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Boulders again block accesses

After a standing-room only crowd showed up for a meeting on Monday, the Lakeview Township Board reversed itself and decided to once again close most public accesses on lakes Mellissa and Sallie to boat launching.

The board took the same action last year.

That means just one public access will be open for boat launching on each lake.

The DNR manages those two accesses, the township controls the others, which are public but not managed by the DNR, and which will still be open to swimming and picnicking — just not as boat launches, according Lakeview Town Board Chairman David Knoph.

The idea is to protect the lakes against zebra mussels, an invasive species that can travel from lake to lake on boats.

By having one access open to boat traffic on each lake, the Sallie-Mellissa Lake Association has a better shot at staffing the accesses with paid educators who can ward off potentially infected boats before they enter the lakes.

Boulders were placed last summer to block roads into seven public accesses — six on Lake Mellissa and one on Lake Sallie. They were later removed for the winter.

About a month ago, the Lakeview town board voted to keep the boulders off all but two sites, after a meeting attended largely by people who lived in the area and had used those accesses to launch their boats for years.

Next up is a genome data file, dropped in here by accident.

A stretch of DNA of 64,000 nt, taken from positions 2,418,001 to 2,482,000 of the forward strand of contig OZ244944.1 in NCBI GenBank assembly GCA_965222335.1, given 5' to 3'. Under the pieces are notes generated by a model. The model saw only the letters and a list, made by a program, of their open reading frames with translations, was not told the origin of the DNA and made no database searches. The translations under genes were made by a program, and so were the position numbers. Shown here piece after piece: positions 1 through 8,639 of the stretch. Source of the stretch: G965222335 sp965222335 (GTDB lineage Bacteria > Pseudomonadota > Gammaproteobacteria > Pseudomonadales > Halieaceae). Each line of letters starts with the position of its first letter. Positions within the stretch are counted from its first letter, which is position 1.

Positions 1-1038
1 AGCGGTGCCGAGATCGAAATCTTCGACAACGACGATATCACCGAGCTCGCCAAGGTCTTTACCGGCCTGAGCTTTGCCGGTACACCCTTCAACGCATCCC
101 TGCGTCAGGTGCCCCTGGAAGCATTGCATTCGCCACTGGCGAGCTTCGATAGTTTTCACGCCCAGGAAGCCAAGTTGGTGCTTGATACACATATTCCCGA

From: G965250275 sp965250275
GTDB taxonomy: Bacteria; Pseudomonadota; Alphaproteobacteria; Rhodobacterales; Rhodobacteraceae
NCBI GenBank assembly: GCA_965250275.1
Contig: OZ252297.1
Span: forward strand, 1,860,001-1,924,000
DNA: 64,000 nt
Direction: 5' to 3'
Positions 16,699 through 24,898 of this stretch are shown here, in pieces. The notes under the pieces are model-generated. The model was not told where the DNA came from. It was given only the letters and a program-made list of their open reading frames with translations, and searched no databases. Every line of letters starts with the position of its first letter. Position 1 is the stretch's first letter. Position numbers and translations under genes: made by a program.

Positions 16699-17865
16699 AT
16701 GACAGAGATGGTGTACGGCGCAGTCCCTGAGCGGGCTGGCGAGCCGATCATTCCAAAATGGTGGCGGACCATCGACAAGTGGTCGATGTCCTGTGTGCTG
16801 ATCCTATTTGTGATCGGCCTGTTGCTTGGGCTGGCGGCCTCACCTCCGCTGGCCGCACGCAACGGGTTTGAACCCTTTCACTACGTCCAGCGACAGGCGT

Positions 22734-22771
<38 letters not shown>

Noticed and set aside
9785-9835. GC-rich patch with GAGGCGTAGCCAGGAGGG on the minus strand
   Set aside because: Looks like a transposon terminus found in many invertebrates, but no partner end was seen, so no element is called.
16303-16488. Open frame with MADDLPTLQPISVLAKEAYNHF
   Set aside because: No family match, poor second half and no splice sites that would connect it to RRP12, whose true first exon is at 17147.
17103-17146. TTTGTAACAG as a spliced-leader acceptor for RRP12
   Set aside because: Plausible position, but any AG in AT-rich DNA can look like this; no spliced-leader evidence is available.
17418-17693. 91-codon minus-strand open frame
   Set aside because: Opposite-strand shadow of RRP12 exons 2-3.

But on Monday, a larger, more vocal crowd of lakeshore owners pressed the board to put the boulders back across all seven of the access roads to help ward off zebra mussels, and the board agreed.

“Under the original agreement last year, we placed them (the boulders) temporarily,” Knoph said. “We removed them last fall. We didn’t want snowmobilers to run into them.

“Last month we revisited the idea of the boulders — there was only opposition (to the idea) last month,” he said. “Those in favor came last (Monday) night — 50 strong.”

The divisive issue put the board in a tough spot, and board members only agreed to replace all the boulders after people in the crowd agreed to “get involved,” Knoph said. “It’s got to be a community effort.”

The county environmental services office is working with the lake association on its program to keep the lakes free of zebra mussels and other invasive species, Knoph said.